Priests protest government temple ‘grab’
The priests of various temples in Uttarakhand are holding relay dharnas on the premises accusing the state’s BJP government of trying to grab their shrines’ earnings.
At the heart of the row is the government’s decision to form the Devasthanam Prabandhan Board for 51 revered temples — including Gangotri, Yamunotri, Kedarnath and Badrinath -— that were so far managed by the local priests.
With government officials and local MLAs as its members, the board is to take over the temples’ management and, in the administration’s words, “monitor their earnings”.
Although the state’s priests met chief minister Trivendra Singh Rawat early this year and apparently received an assurance that the government would reconsider its decision, the state cabinet passed an ordinance to form the board sometime in February.
The board hasn’t been able to take over the temples’ reins yet because of the coronavirus-induced lockdown. The first dharnas by the priests started about a fortnight ago — shortly after the shrines began reopening since end-May — with the protests spreading over the past few days.
The priests have threatened a hunger strike if the board is not scrapped immediately.
Arun Semwal, vice-president of the Gangotri Mandir Samiti, a committee of local priests, told reporters on Sunday the government was threatening the priests with legal action if they did not suspend their protest.
“Any ancient or medieval record will tell you that the teerth purohits (local priests at centres of pilgrimage) have been managing the shrines very well,” Semwal said.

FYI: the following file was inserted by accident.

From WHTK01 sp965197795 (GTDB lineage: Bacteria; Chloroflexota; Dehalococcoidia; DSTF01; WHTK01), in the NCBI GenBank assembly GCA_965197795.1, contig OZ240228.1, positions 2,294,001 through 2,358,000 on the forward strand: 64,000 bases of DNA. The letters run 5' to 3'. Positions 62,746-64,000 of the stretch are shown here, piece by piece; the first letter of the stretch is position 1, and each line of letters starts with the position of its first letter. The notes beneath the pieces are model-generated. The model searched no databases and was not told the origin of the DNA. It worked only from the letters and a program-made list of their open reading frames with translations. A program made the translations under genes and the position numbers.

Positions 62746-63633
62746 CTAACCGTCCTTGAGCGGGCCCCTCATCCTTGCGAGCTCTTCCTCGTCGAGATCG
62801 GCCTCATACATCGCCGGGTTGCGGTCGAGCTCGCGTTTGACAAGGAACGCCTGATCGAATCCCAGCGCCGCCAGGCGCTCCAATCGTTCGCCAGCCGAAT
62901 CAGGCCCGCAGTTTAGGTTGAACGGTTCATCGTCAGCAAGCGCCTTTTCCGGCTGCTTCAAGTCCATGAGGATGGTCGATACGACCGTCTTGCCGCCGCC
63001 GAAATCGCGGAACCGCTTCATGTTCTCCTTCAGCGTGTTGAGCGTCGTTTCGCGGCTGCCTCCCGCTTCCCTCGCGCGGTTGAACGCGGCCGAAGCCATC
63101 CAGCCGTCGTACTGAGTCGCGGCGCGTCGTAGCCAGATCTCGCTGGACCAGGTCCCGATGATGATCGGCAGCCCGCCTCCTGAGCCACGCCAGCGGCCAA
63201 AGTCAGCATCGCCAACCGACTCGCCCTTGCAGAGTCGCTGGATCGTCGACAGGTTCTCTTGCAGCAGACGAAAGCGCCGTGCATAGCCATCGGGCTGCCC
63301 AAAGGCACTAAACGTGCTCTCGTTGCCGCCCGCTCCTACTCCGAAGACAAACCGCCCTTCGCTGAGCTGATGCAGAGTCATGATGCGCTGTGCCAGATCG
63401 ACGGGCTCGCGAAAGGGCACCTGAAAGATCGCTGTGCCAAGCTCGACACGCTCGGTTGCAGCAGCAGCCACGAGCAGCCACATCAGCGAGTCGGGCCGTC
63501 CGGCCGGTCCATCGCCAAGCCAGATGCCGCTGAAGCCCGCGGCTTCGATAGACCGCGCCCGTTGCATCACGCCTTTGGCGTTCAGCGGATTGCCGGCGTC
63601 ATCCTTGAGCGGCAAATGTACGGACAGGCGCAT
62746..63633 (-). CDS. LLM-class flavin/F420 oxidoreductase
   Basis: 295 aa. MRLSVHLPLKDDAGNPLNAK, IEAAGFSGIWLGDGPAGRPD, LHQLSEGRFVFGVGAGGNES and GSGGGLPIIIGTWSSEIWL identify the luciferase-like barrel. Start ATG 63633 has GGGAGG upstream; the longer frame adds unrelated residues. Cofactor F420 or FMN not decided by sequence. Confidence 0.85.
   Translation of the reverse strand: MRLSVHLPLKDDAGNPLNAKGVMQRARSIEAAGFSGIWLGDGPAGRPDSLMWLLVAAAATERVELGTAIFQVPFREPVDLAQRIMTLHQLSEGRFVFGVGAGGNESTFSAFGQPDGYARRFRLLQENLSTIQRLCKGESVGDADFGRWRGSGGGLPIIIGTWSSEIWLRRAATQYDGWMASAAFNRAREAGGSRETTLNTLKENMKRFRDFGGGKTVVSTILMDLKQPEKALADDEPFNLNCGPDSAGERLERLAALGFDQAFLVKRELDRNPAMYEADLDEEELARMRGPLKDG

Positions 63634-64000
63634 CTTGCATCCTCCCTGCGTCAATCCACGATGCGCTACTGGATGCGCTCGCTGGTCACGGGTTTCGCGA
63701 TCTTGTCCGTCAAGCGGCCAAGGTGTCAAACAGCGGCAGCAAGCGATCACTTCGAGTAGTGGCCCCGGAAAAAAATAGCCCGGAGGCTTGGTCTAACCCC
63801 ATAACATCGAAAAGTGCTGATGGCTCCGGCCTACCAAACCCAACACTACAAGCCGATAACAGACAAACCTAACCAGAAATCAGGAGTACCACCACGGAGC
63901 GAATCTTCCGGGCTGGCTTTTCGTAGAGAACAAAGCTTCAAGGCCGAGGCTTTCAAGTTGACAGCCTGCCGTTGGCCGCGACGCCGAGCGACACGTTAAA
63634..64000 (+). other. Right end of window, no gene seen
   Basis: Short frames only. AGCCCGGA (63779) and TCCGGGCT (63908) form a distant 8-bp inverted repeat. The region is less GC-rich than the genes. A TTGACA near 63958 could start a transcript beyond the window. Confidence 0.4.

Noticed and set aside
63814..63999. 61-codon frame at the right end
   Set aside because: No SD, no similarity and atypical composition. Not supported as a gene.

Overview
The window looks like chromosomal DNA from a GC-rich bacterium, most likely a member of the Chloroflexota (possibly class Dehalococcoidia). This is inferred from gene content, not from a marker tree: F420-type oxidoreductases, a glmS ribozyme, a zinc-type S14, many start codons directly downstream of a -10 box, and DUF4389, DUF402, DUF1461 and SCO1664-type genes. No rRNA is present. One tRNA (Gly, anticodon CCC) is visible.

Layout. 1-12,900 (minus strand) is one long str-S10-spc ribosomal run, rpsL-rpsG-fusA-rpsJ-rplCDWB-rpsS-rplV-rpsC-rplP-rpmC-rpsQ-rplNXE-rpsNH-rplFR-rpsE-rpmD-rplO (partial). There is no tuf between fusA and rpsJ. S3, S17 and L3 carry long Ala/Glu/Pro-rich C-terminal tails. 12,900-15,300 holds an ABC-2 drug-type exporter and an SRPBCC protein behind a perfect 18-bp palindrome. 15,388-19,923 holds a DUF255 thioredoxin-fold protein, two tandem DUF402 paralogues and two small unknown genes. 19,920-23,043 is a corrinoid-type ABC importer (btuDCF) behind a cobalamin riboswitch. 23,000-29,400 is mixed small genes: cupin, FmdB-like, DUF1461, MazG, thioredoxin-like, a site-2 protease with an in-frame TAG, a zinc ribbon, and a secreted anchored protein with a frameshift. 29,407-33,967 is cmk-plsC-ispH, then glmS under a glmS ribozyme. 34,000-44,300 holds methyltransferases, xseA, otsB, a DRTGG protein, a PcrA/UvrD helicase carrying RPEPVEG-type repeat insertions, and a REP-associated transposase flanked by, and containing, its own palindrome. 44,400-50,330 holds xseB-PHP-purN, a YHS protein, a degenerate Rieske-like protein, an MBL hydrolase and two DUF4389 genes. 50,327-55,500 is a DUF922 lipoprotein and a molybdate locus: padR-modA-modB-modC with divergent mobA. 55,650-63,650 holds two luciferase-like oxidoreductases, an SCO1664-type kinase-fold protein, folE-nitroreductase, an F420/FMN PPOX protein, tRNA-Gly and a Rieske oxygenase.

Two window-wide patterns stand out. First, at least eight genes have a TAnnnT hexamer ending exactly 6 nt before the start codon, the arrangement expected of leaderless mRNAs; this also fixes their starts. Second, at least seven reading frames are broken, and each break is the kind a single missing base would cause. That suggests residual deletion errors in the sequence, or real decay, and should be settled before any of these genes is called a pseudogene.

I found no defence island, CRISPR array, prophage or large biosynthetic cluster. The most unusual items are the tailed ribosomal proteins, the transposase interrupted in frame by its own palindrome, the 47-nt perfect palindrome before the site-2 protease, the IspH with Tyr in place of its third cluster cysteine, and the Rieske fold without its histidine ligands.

“Now the government is eyeing the offerings that pilgrims make to the temples, which are the only source of livelihood for over 15,000 priests and their families. The government wants to push them into poverty and hunger.”
Vinod Shukla, president of the Kedar Sabha, a union of Kedarnath priests, said: “The BJP government is in a hurry to make money by grabbing religious sites.”
He also criticised the state government for announcing that the Chardham Yatra would start from July 15.
While devotees can visit the big four temples — Kedarnath, Badrinath, Yamunotri and Gangotri — any time during the April-to-October window when they stay open, the inflow is the heaviest during the state-organised Chardham Yatra between July and October.
“This (July 15 kick-off) will be dangerous as we still don’t have a coronavirus vaccine. Physical distancing will not be maintained when large crowds of pilgrims flock to the temples, but the government is more interested in collecting the offerings,” Shukla said.
“We have been on dharna at Kedar Dham for the past two weeks but the government is ignoring our demand to scrap the board and postpone the Chardham Yatra.”
Satpal Maharaj, state pilgrimage and religious affairs minister, told reporters in Dehradun that he was aware of the protest but did not say how the government planned to tackle it.